Corona pandemic ends German real estate boom

The corona pandemic not only ensures the lockdown of economic activity, it also puts an end to the roughly ten-year boom on the German real estate market. Previously, the smoothly running economy, growing employment and falling interest rates had lifted property prices to what were in some cases high levels. Since 2009, prices for owner-occupied residential property have climbed by 55 percent across Germany, doubling in the seven largest cities. In the case of commercial property, rental yields have halved to less than 3 percent. However, even before the outbreak of the Corona pandemic, the real estate market was no longer running smoothly. In the case of apartments, the rise in prices and rents slowed down, especially in expensive cities. In addition, new regulatory interventions are making the letting business more difficult. Rents are already falling in the retail sector.

If a short recession and a strong recovery remains, thanks also to the aid packages of the ECB and the government, the real estate market as a whole should get off with a „black eye“. Housing demand will not change as a result of the crisis. Essentially, that also holds true for offices, if there is no major job loss. Logistics could even benefit from the growing online shopping and increasing stockpiling. In these market segments, supply is so scarce due to the low volume of new construction that there is no threat of oversupply even if demand falls.

However, landlords must prepare for rent losses as a result of unemployment or short-time work and falling sales revenues. The latter primarily affects the retail sector. Due to successful online shopping, quite a few retailers are financially strapped anyway, so that there are no reserves to bridge the lockdown. The situation is even bleaker for hotels that cannot even hope for catch-up effects. Moreover, the corona crisis could have a more lasting effect on the real estate market than previous recessions. It is driving digitization overall and the flexibilization of the working world. Home offices could become the standard and reduce the demand for office space, while online shopping could grow even faster and put a greater strain on traditional retail trade than before.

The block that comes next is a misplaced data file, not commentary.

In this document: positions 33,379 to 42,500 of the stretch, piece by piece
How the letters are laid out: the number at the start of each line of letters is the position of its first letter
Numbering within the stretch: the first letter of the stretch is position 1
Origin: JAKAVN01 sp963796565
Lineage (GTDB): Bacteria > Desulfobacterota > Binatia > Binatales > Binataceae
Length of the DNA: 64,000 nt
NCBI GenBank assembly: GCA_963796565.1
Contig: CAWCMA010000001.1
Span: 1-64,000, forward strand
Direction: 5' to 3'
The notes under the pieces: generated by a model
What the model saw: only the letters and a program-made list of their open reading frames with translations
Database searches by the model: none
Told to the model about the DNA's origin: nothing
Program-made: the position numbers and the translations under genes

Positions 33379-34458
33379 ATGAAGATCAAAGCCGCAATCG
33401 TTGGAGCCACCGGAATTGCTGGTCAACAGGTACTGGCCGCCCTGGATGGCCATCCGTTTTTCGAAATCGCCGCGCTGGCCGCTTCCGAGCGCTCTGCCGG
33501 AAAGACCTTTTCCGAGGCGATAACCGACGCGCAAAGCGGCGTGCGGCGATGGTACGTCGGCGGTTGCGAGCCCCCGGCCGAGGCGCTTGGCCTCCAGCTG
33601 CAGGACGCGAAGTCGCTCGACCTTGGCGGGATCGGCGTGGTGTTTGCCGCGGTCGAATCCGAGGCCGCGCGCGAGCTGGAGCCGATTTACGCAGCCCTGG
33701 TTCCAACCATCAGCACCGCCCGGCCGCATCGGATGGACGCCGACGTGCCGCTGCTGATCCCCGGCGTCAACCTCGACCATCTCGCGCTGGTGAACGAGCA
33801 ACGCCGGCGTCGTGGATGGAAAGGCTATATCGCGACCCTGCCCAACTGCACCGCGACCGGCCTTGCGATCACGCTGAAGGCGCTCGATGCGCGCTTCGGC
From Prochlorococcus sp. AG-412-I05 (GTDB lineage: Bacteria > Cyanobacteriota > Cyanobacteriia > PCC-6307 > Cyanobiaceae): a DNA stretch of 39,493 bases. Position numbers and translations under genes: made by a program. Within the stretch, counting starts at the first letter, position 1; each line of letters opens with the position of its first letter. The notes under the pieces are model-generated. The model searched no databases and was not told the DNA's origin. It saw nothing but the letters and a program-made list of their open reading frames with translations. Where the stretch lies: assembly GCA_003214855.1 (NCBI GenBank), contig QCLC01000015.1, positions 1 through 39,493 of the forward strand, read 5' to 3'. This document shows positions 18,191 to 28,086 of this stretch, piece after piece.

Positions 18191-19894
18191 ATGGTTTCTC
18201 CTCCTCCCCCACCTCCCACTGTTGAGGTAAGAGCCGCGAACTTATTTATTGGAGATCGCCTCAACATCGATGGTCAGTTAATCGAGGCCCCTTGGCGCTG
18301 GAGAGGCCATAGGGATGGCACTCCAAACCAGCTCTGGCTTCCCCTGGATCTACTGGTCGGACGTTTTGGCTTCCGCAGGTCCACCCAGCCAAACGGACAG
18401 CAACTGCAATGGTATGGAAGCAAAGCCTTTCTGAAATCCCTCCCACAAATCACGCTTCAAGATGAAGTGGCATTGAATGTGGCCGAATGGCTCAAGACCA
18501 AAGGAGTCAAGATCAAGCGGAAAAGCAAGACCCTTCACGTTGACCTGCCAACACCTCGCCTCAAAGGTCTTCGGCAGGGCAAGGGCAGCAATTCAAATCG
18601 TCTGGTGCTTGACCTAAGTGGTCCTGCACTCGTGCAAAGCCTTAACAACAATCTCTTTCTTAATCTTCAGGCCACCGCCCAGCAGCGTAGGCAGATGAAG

The usually scarce supply of real estate and the probably still low interest rates reduce the danger of falling prices. Price declines are most likely to occur in the already expensive large cities. In the future, buying property should remain attractive for private users, since financing rates are often lower than the rent. Investor demand should also stabilise, despite poorer letting prospects. The investment problem has not been solved in view of negative bond yields and high uncertainty on the stock markets. In the housing market, the moderate level of debt of private households also reduces the risks. However, a prolonged economic crisis is likely to have a sustained negative impact on the real estate market and would have the potential to cause prices for apartments and commercial property to fall noticeably. Credit defaults and dwindling collateral values could cause losses in the financing business.

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